Ali Ai Ligang
|Ali Ai Ligang|
Mising girls dancing during Ali Aye Ligang
|Begins||First Wednesday of 'Gimur Polo'|
|Location(s)||Assam , Arunachal Pradesh, India|
|Attendance||Ali - Aye - Ligang|
|Organised by||Mising people|
Ali-Aye-Ligang is a spring festival associated with agriculture, specially with the beginning of the Ahu paddy cultivation. It is celebrated by the Mising or Mishing an indigenous tribe of Assam, India. The festival marks onset of sowing seeds. The name of the festival is made up of three terms, 'Ali', legumes, 'Aye', seed and 'Ligang', to sow.
Time of the festival
The festival begins on 'Ligange lange', the first Wednesday of 'Gimur Polo', which occurs in February in the Gregorian calendar or on Wednesday of the month of Fagun of the Assamese calendar and in the month of February in English calendar which lasts for five days. Its 2016 date was 2 February.
In this festival young people of the community in particular participate 'GUMRAAG SOMAN' and dance to the tune of folk songs and melodious 'oi: nitom'. The first day of the festival is marked by the ceremonial start of paddy sowing and throughout the festival many others activities such as ploughing and tree cutting are forbidden.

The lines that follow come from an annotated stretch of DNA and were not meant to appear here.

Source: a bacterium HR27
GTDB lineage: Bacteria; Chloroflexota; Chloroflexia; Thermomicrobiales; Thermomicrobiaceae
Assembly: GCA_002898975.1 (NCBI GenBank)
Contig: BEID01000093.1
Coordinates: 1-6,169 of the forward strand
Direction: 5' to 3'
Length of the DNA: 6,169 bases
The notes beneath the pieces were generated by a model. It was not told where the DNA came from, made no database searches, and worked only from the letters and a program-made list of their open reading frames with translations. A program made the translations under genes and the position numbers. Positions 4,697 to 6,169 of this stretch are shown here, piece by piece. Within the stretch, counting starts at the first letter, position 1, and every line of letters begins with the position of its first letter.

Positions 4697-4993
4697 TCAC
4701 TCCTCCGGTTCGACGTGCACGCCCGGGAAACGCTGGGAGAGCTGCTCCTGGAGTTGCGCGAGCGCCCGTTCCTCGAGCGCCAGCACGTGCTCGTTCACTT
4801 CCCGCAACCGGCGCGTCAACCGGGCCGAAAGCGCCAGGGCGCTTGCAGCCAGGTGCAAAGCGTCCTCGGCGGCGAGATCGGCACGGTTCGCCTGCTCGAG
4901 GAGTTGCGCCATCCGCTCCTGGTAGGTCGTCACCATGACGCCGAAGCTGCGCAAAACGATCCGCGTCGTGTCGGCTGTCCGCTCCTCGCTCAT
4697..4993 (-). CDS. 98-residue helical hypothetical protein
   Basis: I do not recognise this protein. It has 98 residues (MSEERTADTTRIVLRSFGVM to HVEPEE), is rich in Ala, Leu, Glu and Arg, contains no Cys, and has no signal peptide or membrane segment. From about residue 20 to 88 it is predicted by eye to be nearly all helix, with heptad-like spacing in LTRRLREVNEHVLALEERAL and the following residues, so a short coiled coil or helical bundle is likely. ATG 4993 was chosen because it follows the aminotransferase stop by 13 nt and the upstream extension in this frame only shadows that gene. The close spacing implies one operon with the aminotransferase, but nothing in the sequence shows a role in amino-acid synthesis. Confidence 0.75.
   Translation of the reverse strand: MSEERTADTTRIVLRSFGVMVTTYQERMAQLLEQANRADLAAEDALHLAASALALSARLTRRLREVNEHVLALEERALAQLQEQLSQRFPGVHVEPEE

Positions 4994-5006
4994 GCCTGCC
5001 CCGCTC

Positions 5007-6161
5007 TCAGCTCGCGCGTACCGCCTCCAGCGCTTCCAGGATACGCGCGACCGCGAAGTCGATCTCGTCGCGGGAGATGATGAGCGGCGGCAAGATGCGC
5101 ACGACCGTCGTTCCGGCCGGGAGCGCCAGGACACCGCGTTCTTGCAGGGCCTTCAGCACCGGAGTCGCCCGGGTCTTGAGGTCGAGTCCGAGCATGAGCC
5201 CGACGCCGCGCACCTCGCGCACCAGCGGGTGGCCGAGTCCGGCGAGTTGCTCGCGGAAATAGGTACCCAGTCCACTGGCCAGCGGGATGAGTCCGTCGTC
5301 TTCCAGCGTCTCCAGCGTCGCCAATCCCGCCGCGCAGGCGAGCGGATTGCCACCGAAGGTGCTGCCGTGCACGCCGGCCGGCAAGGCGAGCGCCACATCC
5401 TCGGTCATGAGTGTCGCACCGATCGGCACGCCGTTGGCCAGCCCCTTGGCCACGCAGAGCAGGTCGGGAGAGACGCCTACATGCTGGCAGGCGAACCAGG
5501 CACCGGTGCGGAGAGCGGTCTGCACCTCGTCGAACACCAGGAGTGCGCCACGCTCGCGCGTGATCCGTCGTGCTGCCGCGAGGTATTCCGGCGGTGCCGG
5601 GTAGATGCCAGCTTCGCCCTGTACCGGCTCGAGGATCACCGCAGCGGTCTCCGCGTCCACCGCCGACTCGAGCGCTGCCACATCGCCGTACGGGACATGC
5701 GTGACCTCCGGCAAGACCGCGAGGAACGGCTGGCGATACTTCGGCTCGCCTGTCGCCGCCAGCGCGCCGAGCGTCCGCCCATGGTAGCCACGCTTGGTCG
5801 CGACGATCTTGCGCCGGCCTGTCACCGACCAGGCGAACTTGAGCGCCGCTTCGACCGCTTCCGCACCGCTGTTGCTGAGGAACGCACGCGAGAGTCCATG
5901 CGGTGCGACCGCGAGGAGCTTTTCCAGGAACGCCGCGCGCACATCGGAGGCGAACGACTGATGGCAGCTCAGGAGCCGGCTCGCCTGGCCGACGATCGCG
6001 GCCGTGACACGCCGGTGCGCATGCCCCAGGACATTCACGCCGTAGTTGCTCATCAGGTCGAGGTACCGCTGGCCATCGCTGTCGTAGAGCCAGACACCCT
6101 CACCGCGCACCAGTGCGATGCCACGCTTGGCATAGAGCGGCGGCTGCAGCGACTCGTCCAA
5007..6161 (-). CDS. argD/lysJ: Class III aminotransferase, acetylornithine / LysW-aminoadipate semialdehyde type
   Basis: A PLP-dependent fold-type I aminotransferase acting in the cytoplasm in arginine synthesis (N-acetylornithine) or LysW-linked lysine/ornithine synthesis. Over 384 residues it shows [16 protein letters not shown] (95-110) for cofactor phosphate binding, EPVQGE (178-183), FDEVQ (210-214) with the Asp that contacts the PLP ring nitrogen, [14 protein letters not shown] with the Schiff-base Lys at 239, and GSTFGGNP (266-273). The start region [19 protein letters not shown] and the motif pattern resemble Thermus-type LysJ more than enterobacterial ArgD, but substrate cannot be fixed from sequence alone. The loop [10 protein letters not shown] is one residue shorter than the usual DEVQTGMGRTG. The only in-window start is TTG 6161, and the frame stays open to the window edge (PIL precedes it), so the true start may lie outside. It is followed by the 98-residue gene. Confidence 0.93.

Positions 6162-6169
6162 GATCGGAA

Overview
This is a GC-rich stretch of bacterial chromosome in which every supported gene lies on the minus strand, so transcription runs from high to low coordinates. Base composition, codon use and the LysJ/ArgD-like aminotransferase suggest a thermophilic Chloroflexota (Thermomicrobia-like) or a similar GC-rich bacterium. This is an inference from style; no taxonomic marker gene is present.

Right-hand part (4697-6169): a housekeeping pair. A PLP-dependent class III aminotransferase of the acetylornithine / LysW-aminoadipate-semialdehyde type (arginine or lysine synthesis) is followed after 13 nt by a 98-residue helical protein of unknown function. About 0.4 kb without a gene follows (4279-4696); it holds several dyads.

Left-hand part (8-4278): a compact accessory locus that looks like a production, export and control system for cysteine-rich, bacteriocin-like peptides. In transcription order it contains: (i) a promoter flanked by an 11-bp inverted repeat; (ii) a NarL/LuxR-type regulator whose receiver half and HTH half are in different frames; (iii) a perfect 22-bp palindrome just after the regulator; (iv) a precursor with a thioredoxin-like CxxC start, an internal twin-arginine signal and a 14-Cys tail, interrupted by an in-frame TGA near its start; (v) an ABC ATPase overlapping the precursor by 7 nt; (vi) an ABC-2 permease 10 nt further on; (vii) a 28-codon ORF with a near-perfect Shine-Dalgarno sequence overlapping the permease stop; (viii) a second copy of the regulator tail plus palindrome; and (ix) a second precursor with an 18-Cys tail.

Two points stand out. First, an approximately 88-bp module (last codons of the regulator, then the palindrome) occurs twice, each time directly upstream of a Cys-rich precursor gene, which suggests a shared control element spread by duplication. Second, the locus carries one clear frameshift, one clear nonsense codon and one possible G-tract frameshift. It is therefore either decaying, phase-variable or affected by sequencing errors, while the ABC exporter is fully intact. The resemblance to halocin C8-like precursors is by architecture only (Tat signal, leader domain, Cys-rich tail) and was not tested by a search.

The last day of festival called as ‘Lilen’ is observed with a grand community feast. During this festival, Misings indulge in great banquet with Poro Apong or Nogin Apong (homemade Rice wine) with various dishes, especially made with pork meat. ‘Purang Apin’ (packed boiled rice) is cooked in water with special leaves. This is a special dish prepared by Misings which is cooked only during Ali Aye Ligang.
Dance forms & songs
In this festival a popular dance is performed by the young Mising people which is known as Gumrag. The formal dance of the festival starts from the easternmost house of the village and in the end it extending towards the field and the river. This dance is performed by encircling the courtyard of the house of the villagers.
Songs & music
The songs of Ali-Aye-Ligang do not remain restricted to the songs of youth alone. The subjects and themes of the songs are varied. They include the life of a man, his sufferings in this life and his death. Apart from them, the songs describe the matters of individual love and affection including joy and pain. Mainly the songs of the festival speak of the various experiences of the Misings in their day-to-day life. The Music composed for these festivals consists of instruments like the dhul, taal, gong and gungang (gagana).
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